Advance notice for the renewal of products and services

Your bank will send you timely reminders when some of your products and services are set to renew. This also applies to any automatic rollover or promotional offer that will expire. These reminders will help you decide if you want to renew or cancel your products or services. They will include information on any rates or fees that apply.

For products or services with terms of 30 days or more, you’ll receive 2 reminders:

If your term is less than 30 days, you’ll receive one reminder 5 days before the end of your term.

Separate agreements for optional products and services

As of June 30, 2022, your bank will provide you with a separate agreement for each optional product and service you agree to buy. The separate agreement must include:

The new separate agreement will help you understand what you’re agreeing to buy, how much it will cost, and how to cancel an agreement.

To learn more about the Framework and the new and enhanced measures, please check out these related links:

Quiz: How well do you know the new consumer protections for bank customers?

Canada’s new Financial Consumer Protection Framework (Framework) came into force on June 30, 2022. The Framework introduces over 60 new and enhanced measures to protect Canadians in their dealings with banks. The Framework is an important milestone that will result in a higher standard of protection for financial consumers.

Take the quiz below to see how well you know the new and enhanced financial consumer protections that came into force on June 30th. To see the correct answer, click on the drop-down arrow.

1. You have the right to cash a Government of Canada cheque for free at any federally regulated bank. As of June 30, 2022, what is the new increased limit for cashing a Government of Canada cheque for free?

  1. Up to $1,000
  2. Up to $1,500
  3. Up to $1,750
  4. None of the above
Answer to question 1

Correct response: C

The maximum amount you can cash a Government of Canada cheque for free at any bank has increased to $1,750. That’s even if you’re not a customer of that bank.

Under the former law, the limit was $1,500 or less.

You still must show acceptable identification.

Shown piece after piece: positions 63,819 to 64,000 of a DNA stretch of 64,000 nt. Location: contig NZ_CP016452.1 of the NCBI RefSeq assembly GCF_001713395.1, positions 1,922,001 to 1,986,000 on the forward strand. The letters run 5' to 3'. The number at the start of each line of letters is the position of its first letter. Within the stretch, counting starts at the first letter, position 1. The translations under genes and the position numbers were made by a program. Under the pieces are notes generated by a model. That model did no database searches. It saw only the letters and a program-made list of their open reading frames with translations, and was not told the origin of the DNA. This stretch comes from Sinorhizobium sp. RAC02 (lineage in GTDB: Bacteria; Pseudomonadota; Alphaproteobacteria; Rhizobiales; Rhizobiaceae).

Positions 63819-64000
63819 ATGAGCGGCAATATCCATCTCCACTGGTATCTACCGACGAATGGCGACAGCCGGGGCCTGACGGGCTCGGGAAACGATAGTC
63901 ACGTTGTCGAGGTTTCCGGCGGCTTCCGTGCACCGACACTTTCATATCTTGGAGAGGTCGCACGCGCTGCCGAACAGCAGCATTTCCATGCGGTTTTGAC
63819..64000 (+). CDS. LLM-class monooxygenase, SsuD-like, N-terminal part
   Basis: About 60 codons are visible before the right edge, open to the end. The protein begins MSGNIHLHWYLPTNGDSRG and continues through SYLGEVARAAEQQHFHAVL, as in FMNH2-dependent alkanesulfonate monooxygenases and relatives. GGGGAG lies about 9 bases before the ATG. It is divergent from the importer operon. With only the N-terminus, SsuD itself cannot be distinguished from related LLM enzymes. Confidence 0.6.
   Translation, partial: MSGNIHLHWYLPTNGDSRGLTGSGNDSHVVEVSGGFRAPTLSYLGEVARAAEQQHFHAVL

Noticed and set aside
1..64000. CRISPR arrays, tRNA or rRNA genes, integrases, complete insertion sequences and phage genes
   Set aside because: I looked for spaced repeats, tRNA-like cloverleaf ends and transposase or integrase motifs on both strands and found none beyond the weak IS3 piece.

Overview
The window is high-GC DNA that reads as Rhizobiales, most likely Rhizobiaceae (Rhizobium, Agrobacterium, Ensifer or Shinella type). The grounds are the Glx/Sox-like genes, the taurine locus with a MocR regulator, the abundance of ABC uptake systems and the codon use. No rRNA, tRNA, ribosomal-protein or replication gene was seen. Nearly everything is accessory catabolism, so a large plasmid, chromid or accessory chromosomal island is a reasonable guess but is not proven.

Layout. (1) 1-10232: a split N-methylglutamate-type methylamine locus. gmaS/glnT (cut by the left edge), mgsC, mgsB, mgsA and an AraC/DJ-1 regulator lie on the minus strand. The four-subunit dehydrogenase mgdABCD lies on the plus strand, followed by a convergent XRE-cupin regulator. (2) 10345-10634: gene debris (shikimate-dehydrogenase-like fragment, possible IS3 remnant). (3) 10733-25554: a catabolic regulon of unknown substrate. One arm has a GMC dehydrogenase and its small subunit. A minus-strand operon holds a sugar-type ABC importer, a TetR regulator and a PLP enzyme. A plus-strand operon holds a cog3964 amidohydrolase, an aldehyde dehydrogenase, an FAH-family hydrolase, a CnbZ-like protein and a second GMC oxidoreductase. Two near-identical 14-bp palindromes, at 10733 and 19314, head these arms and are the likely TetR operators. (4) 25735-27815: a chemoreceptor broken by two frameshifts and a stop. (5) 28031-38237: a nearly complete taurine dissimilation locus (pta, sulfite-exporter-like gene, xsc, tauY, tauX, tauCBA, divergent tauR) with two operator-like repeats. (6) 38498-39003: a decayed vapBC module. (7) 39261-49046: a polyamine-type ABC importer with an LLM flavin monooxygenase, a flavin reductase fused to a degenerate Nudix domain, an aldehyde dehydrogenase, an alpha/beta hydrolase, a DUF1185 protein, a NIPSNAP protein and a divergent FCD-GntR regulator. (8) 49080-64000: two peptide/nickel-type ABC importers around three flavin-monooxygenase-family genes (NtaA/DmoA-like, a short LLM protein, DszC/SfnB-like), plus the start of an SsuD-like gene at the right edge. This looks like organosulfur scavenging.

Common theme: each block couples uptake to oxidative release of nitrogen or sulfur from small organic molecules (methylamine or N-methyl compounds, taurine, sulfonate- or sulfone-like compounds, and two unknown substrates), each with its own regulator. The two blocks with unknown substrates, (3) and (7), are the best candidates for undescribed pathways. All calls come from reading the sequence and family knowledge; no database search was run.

Learn more about cashing a Government of Canada cheque and the identification needed to do so.

2. As of June 30, 2022, banks are required to remind their customers that a promotional offer on one of their products is about to end:

  1. 21 days before the end of your term
  2. 5 days before the end of your term
  3. 5 days before the end of your term if the term is less than 30 days
  4. All of the above
Answer to question 2

Correct response: D

New consumer protection provisions in the Bank Act require your bank to send you timely reminders when some of your products and services are set to renew. This also applies to any automatic rollover or promotional offer that will expire. These reminders will help you decide if you want to renew or cancel your products or services. They will include information on any rates or fees that apply. 

For products or services with terms of 30 days or more, you’ll receive 2 reminders:

  • 21 days before the end of your term 
  • 5 days before the end of your term  

If your term is less than 30 days, you’ll receive one reminder 5 days before the end of your term. 

3. As of June 30, 2022, banks are required to get your express consent before they provide you with a product or service. If you provide your consent verbally the bank must:

  1. Record your voice and add it to your file
  2. Provide you with a written confirmation that you have provided verbal consent
  3. Consider your use of the product as enough to qualify as express consent
  4. None of the above
Answer to question 3

Correct response: B

Express consent means that you must clearly agree to a financial product or service in writing or verbally before a bank can provide it to you.

If you give consent verbally, your bank will have to provide you with a written confirmation. Your use of a product or service doesn’t qualify as giving express consent.

4. As of June 30, 2022, banks are required to deal with customer complaints: